Eleventy is so easy to set up. It's JavaScript-based, so I already had all the tooling I needed. It also makes it relatively easy to include other javascript libraries, css libraries, etc. It also supports tons of JavaScript template languages. I'm using Nunjucks because it's Mozilla, and it's as close as you can get in JS to my beloved Jinja2, which is python-only. It also supports markdown out of the box, so I can put content in markdown files and pages and templates in Nunjucks files. But I could just start using ejs or pug and Eleventy will just render it. There's no lock-in. If I want to add a static-based cms like Forestry or Netlify CMS,

Needless to say, I had it up-and-running in no time and loved it.

Eleventy, AlpineJS, TailwindCSS

So I had a static site generator that I loved, but I also didn't want to write a bunch of boilerplate css and javascript, so including Alpine and Tailwind was a no-brainer. I found tutorials for how to integrate them with Eleventy and had everything I needed. Tailwind's utility classes are a huge time save when building fast. I could certainly build everything on this site directly in CSS, but it would take much longer for no benefit. Tailwind only exports the CSS you actually use, so it doesn't really bloat (it's currently 44KB). Alpine is similar in that I could build all the functionality in Vanilla JavaScript, but it would take much longer, and Alpine is so small that it's not really noticeable in load times.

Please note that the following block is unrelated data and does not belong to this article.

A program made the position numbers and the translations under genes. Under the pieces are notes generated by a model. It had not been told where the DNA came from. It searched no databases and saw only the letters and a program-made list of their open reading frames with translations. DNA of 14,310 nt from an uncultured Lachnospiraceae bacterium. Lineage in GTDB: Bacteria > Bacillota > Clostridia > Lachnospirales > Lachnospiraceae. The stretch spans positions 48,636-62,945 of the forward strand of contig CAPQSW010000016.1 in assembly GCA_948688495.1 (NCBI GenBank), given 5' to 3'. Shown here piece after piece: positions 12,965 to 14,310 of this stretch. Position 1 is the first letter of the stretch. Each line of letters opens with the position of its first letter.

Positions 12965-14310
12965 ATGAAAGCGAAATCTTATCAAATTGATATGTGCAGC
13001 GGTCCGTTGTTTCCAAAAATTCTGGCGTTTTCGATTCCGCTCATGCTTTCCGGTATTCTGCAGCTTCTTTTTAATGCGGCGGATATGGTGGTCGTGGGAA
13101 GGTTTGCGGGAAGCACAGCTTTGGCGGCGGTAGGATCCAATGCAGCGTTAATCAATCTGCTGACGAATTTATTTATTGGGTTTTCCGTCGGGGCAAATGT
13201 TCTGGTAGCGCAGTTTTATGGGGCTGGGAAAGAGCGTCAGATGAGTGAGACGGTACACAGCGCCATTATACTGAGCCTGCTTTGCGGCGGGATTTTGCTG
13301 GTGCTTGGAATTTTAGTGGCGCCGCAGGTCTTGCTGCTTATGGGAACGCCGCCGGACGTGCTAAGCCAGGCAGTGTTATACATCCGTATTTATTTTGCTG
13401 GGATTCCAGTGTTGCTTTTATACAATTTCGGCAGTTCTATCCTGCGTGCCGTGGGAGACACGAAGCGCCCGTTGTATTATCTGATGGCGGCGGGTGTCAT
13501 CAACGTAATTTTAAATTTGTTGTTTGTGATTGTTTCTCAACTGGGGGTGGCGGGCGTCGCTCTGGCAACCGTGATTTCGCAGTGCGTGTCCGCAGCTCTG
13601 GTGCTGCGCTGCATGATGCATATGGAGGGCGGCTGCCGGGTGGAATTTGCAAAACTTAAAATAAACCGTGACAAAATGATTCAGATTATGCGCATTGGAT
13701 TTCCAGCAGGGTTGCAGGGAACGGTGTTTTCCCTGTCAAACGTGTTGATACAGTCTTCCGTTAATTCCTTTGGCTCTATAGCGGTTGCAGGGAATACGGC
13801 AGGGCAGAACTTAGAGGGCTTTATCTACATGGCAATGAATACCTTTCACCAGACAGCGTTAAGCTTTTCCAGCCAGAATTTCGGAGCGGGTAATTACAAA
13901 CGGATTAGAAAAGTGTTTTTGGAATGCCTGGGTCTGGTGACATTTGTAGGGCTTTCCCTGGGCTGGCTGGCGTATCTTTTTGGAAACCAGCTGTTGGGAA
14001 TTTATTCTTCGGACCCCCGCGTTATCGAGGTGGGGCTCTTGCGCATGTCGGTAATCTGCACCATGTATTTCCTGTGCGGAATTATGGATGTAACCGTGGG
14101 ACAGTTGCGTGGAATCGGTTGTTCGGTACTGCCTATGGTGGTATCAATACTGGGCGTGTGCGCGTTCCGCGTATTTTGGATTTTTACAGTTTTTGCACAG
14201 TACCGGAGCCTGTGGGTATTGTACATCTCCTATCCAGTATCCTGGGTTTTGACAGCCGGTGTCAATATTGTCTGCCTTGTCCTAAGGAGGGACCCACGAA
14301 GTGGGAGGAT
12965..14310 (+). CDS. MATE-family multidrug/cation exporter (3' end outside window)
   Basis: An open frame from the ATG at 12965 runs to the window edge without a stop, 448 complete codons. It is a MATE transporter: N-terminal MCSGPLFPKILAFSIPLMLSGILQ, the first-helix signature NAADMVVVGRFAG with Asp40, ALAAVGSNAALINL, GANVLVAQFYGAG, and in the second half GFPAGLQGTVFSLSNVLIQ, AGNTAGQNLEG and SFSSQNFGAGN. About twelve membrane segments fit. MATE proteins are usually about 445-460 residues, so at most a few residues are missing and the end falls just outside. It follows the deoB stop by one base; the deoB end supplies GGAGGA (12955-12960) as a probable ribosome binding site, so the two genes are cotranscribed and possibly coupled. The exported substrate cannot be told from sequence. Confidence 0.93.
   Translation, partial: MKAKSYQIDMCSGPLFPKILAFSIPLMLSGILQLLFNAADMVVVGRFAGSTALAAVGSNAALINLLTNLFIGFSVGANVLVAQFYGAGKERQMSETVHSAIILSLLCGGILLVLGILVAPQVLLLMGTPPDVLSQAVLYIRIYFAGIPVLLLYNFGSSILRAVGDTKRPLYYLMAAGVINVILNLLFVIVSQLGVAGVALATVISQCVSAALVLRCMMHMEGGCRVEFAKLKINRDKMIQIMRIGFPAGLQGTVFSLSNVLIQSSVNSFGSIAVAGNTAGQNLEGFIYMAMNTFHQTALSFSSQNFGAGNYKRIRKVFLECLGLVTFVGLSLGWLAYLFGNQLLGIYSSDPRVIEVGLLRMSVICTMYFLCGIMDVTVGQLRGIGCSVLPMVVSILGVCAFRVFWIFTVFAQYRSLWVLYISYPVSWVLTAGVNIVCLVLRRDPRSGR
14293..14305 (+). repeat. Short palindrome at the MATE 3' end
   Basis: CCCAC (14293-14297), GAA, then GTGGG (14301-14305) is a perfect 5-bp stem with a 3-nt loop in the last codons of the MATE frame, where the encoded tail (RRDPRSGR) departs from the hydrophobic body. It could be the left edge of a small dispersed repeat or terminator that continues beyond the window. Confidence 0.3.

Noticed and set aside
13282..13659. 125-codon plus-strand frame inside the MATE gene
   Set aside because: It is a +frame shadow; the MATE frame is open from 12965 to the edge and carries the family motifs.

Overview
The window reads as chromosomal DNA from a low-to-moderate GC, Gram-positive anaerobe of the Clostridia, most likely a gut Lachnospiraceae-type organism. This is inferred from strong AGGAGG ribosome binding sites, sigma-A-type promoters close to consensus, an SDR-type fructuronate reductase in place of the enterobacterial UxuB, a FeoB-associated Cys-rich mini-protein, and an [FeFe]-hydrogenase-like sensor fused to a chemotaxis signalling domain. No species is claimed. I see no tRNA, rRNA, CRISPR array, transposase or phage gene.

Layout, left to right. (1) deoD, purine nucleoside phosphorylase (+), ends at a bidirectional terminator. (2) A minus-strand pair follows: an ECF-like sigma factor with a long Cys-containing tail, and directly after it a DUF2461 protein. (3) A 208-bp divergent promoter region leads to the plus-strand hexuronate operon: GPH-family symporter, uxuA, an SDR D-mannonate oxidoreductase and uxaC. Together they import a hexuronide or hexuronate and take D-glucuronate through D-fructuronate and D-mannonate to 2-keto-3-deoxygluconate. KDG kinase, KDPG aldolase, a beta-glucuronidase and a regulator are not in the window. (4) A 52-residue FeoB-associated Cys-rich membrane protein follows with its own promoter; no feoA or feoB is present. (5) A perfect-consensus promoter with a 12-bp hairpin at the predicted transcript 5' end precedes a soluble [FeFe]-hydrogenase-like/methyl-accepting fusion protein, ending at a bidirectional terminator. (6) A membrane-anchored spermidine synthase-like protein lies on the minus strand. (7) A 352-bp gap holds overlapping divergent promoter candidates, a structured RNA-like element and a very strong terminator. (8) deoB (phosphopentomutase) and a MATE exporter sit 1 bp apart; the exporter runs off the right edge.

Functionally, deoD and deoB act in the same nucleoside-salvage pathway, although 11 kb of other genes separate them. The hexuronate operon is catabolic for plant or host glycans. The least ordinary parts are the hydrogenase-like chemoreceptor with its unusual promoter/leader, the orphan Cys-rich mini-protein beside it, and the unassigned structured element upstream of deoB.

I finally have balance: minimal complexity without repetition, content and templates are separate, and very little boilerplate code to repeat. In the end, I have a static site of HTML, CSS, and JavaScript that's easy to host, easy to build, and will load extremely fast.